Production A Start For Humphrey


It was the kind of play the Packers have always felt tight end Tory Humphrey is capable of making, and why Humphrey has been given every chance to get past his injury troubles over the past three years and get on the field.

Last Sunday, the Packers were trailing Atlanta 17-10 in the fourth quarter and cornerback Tramon Williams had just intercepted a Falcons pass in the end zone, shifting the momentum Green Bay's way. On first down from the 20-yard line, Humphrey and fellow tight end Donald Lee were lined up side by side and went out into pass routes at the snap.

While Lee cut across the field, Humphrey went into a dead sprint up the seam, and quarterback Aaron Rodgers hit him in stride for a 37-yard catch-and-run that jump-started the Packers' game-tying touchdown drive.

It was just one play, but it put everything on display that the Packers have been waiting for Humphrey to show in a game - the deceptive speed for a tight end, the good route-runner with strong hands, and the ability to stretch the middle of the field.

"His confidence catching the football has improved, and he's using his speed better in the pass game," tight ends coach Ben McAdoo said. "That's something that we've always talked about. We need to play fast with urgency, and when he caught the vertical route (Sunday), he did a nice job of snapping his head back, looking for the ball, but maintaining his speed and not slowing down."

Humphrey didn't slow down the rest of the game, catching three more passes in the fourth quarter to give him four catches for 67 yards, a career day for the third-year pro.

He had recorded a similarly impressive 35-yard catch-and-run on the first snap of the preseason game at Denver back on Aug. 22, but shortly thereafter Humphrey hurt his knee and had been playing at less than full strength during the first month of the regular season.

Having been sidelined for seven games in 2006 with a hamstring injury and all of last year with a broken ankle, and then battling that knee injury early this season, Humphrey can only hope last Sunday comes to define his breakout game, not just another flash of potential.

"It felt good, but it was kind of bittersweet," Humphrey said. "We lost the game, but I hope to build on that next game and get some wins."

First and foremost, for Humphrey to build on it, he needs to stay healthy. He says he's close to 100 percent now with the knee issue, while the ankle from last year is no longer a factor.

Second, he has to continue to be productive as a run-blocker to get on the field more. Humphrey had a holding penalty against the Falcons that helped kill a promising drive, but other than that one lapse in technique, McAdoo said he was physical at the line of scrimmage.

Third, he must continue to be reliable in pass protection, which is easier said than done in the Packers' scheme because the tight ends shift between blocking at the line of scrimmage and in the backfield, depending on the formation and play call.

But where Humphrey will show his skills the most is in the passing game, and the Packers employed more multiple tight end sets against the Falcons than they had much of the season, so that may have contributed to Humphrey seeing the ball more. On the big 37-yard play, Humphrey didn't think his speed caught the Falcons off-guard as much as the personnel and formation, and McAdoo gave him credit for running a great route, one the tight ends practice from Day 1 of the offseason program.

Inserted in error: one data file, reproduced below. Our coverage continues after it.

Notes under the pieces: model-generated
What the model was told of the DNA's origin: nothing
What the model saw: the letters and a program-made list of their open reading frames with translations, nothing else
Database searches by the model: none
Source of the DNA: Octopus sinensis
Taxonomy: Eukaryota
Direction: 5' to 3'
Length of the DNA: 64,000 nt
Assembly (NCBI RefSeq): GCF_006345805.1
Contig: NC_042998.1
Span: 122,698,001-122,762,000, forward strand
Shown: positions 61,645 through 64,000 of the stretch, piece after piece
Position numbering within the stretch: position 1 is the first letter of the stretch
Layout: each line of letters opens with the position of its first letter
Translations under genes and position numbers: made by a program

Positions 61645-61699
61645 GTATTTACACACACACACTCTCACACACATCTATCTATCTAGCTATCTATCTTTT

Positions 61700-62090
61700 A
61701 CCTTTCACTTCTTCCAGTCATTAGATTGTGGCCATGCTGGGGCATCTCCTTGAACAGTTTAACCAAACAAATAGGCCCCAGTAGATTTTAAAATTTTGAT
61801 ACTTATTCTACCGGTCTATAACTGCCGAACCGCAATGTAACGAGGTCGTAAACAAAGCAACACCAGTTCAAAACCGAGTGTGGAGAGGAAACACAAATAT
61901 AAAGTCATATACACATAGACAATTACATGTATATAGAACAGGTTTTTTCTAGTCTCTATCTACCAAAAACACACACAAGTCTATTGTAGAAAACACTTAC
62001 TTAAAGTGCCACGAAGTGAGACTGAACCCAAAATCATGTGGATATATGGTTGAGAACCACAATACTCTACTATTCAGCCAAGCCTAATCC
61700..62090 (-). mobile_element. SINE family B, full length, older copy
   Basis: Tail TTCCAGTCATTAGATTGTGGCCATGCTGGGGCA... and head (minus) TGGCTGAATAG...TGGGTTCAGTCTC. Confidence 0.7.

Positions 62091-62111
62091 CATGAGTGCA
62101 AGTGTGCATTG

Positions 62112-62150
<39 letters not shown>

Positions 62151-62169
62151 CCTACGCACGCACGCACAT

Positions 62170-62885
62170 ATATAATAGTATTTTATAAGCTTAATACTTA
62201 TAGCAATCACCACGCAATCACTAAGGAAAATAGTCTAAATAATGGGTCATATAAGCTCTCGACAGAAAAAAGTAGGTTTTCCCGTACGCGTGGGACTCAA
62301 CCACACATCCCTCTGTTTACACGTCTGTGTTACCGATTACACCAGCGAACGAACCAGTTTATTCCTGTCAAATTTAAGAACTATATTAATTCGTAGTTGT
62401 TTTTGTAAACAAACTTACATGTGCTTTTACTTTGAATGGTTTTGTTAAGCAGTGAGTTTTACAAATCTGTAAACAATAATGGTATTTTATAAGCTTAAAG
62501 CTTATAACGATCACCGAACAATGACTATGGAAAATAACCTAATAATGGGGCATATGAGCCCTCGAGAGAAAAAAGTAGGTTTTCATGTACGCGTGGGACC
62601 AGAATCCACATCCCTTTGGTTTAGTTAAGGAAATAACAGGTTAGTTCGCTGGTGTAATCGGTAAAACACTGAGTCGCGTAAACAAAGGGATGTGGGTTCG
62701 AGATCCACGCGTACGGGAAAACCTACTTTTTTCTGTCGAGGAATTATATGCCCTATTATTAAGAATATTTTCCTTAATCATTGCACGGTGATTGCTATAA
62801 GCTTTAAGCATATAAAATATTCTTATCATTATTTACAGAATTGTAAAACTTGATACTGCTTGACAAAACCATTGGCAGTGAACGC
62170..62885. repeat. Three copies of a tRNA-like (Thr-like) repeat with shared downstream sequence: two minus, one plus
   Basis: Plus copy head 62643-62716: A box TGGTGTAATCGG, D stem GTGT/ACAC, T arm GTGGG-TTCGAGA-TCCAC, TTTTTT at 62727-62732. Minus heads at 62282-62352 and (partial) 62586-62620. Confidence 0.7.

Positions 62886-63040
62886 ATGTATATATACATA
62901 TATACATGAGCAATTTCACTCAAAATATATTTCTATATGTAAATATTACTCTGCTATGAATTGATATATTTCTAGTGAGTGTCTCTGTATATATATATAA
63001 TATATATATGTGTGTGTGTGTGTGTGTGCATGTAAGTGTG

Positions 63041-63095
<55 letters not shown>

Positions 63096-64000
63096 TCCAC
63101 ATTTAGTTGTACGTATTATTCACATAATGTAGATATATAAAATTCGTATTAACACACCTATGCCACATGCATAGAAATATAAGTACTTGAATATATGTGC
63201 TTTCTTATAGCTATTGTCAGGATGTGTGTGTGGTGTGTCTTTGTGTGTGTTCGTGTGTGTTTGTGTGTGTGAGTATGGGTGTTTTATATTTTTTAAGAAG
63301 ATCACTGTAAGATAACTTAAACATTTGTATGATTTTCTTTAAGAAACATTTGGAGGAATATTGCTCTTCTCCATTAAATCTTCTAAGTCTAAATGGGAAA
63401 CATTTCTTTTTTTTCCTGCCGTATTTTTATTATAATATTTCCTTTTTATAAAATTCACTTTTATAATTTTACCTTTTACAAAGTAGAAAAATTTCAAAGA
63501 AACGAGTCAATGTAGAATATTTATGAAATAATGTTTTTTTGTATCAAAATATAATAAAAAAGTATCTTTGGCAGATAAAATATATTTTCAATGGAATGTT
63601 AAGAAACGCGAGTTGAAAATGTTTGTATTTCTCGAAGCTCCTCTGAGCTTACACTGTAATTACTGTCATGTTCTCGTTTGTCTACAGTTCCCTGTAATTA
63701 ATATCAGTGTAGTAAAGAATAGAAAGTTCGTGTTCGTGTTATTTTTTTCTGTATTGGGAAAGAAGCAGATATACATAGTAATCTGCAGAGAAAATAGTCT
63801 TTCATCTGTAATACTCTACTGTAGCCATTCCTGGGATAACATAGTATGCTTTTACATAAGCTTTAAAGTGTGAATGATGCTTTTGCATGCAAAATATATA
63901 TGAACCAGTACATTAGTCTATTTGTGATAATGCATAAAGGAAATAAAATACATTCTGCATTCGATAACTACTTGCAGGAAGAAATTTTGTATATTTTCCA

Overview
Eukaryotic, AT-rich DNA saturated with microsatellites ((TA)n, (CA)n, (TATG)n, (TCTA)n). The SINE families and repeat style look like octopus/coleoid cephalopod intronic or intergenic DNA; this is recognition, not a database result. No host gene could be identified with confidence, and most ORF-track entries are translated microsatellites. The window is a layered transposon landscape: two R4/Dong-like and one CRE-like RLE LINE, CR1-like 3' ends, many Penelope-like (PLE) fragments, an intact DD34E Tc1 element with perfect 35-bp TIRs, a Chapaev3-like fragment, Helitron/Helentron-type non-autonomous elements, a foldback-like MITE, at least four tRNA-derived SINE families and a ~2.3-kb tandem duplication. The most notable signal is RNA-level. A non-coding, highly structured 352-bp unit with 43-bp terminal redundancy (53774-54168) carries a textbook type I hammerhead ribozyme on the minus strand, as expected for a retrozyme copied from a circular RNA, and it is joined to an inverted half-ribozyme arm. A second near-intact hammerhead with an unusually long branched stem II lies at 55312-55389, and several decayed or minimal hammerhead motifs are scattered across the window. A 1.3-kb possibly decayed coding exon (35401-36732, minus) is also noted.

"It was just a go route," Humphrey said. "The safeties, I think they were worried about Donald (Lee) getting down the field, and they cut me loose I guess. I was wide open and made the play. It was a big momentum boost for the team."

Humphrey's day, combined with the four catches for 25 yards from Lee on Sunday, could provide some momentum for the entire offense as well. Coming into Week 5, Lee and Humphrey had combined for 12 receptions worth 91 yards this season. They posted a collective eight catches for 92 yards in just one game, and it's not just a coincidence that the Packers topped 400 yards of total offense last Sunday for the second time in 2008.

"The more guys are involved, the more the defense has to worry about," Humphrey said. "They might key on certain guys, or double-team a guy or one of the receivers, and leave one of the tight ends open, or leave the back open out in the flat. It opens up a lot of good things for us."

{sportsad300}The game plans will dictate how that goes the rest of the way, and there's no way of guaranteeing what those game plans will feature. For instance, depending on matchups and schemes, there are always those games where Green Bay's tight ends are called on to help protect the passer more than catch passes.

But while Lee showed last season, with career bests of 48 catches, 575 yards and six touchdowns, that he's ready whenever his number is called, last Sunday proved Humphrey can be too.

"By coverages and the way things shake out sometimes, it may not seem or feel like we're a part of the pass game, but that's certainly not the case," McAdoo said of his tight end group. "(Sunday) we just had more opportunities based on the coverages called and the plays called at certain times.

"It's obviously a step in the right direction. I'm excited for Tory and excited for the future he has. We've been sticking with him because of his ability. He's a smart player, and he's a high-character guy. We just need to keep getting better every day."

This article has been reproduced in a new format and may be missing content or contain faulty links. Please use the Contact Us link in our site footer to report an issue.

Related Content